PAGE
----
This tutorial
gives a gentle introduction to Hidden Markov Models as mathematical abstractions
and relates them to their use in gesture recognition. More precisely, the goal
of this tutorial is to familiarise the audience with HMMs and the way they can
model and recognize gestural procedures. Moreover, it provides the possibility
to learn how to configure the internal states of an HMM as well as its topology
in a way that the model fits better with reallife situations.
Démarrage
Download and unzip the
files TP_HMMOffline.zip, HMM_RealTime.zip and TP_DTW_offline.zip.
Introduction
Hidden Markov Models (HMMs) are
stochastic models that are commonly used to model and recognize human gestures.
Each of these states corresponds to a pair of probabilities: a) the probability
of transition from one state to another and b) the probability of having
specific values of observations. In case of expert technical gestures, each
effective gesture of the craftsman or the worker can be associated to a HMM,
while the elementary phases of each gesture constitute internal states of the
HMM. According to the modelling proposed, these gestures define the gesture
dictionary GD={G_{1}, G_{2},… G_{n}}.
According to the HMM theory, the
gestures have to be modelled before the machine learning procedure, where the sequences
of features (otherwise sequence of observation vectors) are used to
train the models.
Let S={S_{1}, S_{2},…
S_{N}} be a finite space of states, corresponding to all the
elementary phases of a gesture. A hidden sequence of states Q={q_{1}, q_{2},…}
is also considered. The transition probability a_{ij}=P(q_{t+1}=S_{j
} q_{t}=S_{i}) between the states i and j
is given in the transition matrix A={a_{ij}}. A given sequence
of hidden states Q is supposed to generate an obvious sequence of observation
vectors Β={o_{1}, o_{2},…}. We assume that the vectors o_{t}
depends only on the state q_{t}. From now on, the likelihood that the
observation q is the result of the state o will be defined as P(Β_{t}=o_{t}  q_{t}=S_{i}). It is important to outline that
according to the theory of HMMs, each internal state of the model depends only
on its previous state. Consequently, the set of the models for all gestures is GM={λ_{1}, λ_{2},… λ_{n}} where λ=(A, B, π) are the parameters of the model, where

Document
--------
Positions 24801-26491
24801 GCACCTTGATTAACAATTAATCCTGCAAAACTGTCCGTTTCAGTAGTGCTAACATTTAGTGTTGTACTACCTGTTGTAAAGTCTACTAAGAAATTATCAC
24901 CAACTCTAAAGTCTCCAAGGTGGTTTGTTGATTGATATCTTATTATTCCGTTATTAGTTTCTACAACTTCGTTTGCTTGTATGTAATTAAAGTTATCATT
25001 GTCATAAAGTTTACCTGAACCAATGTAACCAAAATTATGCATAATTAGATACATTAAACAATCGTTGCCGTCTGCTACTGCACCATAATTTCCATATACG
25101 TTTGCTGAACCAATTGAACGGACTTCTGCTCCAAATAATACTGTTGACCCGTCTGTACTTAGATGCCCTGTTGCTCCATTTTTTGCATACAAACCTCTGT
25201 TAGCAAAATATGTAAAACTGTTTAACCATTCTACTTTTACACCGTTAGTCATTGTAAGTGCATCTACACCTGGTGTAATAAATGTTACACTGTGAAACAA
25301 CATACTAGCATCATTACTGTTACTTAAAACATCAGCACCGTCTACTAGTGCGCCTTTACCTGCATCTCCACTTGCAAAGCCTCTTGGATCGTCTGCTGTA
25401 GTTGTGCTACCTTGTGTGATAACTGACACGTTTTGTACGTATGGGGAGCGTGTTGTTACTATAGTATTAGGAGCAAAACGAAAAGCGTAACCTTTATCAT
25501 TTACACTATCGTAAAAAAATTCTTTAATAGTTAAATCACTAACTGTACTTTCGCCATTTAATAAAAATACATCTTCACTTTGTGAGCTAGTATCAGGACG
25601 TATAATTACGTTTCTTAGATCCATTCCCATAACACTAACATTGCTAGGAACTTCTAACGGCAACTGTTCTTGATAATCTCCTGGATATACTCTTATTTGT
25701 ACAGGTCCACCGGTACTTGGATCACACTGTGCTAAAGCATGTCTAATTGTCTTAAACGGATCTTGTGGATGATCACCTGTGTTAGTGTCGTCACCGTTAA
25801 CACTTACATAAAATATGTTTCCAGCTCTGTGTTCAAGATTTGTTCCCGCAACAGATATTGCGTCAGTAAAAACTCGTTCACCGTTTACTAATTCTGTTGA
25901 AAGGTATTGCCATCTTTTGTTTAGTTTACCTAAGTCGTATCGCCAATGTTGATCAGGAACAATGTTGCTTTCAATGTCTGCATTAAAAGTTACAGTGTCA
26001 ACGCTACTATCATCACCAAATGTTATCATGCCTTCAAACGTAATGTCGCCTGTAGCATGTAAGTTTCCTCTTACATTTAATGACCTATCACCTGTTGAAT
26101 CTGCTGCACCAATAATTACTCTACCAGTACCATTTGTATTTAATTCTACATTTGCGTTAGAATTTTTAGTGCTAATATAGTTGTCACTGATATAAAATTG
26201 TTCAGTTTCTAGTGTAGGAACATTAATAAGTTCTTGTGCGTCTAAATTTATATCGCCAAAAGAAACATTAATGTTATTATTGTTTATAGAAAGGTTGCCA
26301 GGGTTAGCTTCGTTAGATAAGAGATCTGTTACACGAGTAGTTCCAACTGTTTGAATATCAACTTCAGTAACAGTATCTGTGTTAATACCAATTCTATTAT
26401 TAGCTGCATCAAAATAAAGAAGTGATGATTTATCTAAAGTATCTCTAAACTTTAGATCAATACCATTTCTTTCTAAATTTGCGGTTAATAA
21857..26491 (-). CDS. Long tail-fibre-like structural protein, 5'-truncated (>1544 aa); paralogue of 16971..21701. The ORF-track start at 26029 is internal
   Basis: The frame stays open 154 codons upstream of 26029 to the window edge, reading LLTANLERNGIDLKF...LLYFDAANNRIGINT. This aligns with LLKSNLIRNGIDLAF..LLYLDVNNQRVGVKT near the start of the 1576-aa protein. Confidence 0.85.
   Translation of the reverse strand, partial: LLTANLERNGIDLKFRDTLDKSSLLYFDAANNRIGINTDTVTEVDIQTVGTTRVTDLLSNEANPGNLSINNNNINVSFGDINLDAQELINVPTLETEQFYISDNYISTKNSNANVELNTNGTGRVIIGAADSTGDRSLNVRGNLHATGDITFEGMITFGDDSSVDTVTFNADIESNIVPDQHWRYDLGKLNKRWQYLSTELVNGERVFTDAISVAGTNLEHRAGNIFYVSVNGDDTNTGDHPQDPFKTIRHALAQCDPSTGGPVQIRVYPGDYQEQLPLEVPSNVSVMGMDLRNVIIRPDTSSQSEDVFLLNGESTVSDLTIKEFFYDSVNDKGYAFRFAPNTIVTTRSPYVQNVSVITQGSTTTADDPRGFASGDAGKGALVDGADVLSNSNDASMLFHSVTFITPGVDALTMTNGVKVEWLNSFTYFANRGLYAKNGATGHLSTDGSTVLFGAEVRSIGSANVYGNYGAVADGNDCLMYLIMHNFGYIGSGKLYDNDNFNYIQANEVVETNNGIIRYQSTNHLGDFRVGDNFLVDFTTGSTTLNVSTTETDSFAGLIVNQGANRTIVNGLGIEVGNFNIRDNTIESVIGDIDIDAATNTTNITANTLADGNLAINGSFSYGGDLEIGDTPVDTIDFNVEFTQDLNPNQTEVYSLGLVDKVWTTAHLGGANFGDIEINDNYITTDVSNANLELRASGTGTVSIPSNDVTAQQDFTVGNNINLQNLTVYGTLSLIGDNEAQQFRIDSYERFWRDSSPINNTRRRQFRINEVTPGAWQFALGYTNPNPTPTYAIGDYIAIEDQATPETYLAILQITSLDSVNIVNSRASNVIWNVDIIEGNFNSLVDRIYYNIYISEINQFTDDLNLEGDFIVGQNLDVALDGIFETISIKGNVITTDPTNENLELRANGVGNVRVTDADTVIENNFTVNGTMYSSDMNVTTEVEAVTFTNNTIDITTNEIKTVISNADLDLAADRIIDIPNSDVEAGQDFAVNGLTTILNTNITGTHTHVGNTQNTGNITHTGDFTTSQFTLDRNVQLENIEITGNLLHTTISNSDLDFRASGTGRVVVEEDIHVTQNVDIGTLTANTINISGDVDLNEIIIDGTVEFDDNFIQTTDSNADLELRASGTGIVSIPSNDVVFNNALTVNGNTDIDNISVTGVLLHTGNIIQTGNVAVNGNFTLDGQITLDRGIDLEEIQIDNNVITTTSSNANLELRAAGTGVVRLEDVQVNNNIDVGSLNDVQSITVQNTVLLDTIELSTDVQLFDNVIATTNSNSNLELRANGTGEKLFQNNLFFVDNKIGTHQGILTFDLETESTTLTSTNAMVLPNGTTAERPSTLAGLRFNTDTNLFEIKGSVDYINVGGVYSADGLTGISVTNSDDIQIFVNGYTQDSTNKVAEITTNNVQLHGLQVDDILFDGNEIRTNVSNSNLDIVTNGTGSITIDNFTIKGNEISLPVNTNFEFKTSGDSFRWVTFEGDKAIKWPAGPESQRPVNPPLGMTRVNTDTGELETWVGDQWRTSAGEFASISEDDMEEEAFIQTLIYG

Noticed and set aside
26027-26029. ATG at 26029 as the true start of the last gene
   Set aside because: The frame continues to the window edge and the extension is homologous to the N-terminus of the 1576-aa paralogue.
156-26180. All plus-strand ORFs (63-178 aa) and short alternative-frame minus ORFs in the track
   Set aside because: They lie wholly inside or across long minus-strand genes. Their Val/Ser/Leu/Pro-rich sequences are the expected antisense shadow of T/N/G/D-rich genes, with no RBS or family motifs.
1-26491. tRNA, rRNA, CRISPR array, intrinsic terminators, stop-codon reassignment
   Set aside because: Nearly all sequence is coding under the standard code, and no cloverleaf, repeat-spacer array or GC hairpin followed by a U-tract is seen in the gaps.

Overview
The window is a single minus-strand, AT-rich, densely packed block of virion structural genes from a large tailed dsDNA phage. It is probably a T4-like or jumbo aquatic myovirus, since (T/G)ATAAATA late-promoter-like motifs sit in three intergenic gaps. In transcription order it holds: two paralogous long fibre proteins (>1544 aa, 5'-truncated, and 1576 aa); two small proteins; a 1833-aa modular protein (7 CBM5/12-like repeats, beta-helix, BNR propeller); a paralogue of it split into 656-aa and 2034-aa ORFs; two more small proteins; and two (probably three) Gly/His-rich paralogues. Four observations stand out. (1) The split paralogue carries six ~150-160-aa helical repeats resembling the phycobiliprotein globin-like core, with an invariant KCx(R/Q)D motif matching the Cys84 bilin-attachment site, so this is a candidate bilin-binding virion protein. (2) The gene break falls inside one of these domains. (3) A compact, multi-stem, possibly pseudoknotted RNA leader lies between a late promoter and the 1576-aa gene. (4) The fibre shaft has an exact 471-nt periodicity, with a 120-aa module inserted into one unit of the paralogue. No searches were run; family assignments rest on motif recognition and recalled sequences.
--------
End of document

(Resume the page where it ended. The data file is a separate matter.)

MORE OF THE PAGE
π_{i}=P(q_{1}=S_{i}) is the initial state
probability.
Experiment 1
In this experiment
we will get familiar with the notions of Confusion Matrix, Precision and
Recall, which are very important for the evaluation of any gesture recognition
system. Some questions will be asked to you. Please answer them one by one by
putting your name as the name of the text file.
To do so, please
enter in the folder HMM_Offline and run the TP_HMM.exe.
Then, you should
indicate the file that contains the gestural data by typing the name
TP_HMM.grt. Then it will be asked to you to type a number for the clusters to
be used by the KMeans algorithm, the topology of the HMM and the number of the
internal states for all the HMMs. Please ask for 4 clusters, a lefttoright
HMMs with 7 internal states.
Normally you
should get a similar screen:
As you see there
are lists of gestures in both the first line and row. Those in the line
correspond to the HMM models that have been trained and those in the row
correspond to the input gestures that have been given for recognition.
1/ How can you
interpret the content of the confusion matrix?
Please repeat
exactly the same procedure 4 more times and copypaste the values into file
sheet.
2/ Can the values
of the confusion matrix change from one iteration to the other? If yes, why?
Please add the
values for each gesture of all the 5 confusion matrices in order to compute a
total confusion matrix. Then, calculate the Precision and Recall of the system
following the formulas below:
and
3/ What is the
difference between "Precision and Recall", and, the "Recognition
Accuracy" provided below each confusion matrix?
4/ Which HMM has
the lowest performance and which the highest?
Please exit from
the TP_HMM.exe
Experiment 2
Within the folder
HMM_Offline you will find 3 sets of data from pottery gestures. More precisely,
it is provided to you the file Animazoo_potterA.grt (data extracted from the
gestures of a Greek potter, by using inertial sensors) and the files
Animazoo_potterB.grt and Kinect_potterB.grt (data extracted from the gestures
of a French potter, by using synchroniously Kinect and Animazoo).
It has been asked
to the potter A to create 5 bowls of 1820 cm of diameter, 10 cm of height and
approximately 1,3 kg of clay. Additionally, it has been asked to the potter B
to create bigger bowls of the same shape with the potter A, with 2023 cm of
diameter and 13 cm of height with 1,75 kg of clay. All gestures have duration
of 1525 seconds and they can be segmented into 4 phases.
The first phase
in the centring and bottom opening, consists on fixing of the clay on
the wheel, hands are pressing with stability on the material aiming at the
opening of the bottom.
Then, the hands
of the potter are picking up the clay, defining the height of the bowl through
the second gesture, the raise of the clay.
Then the body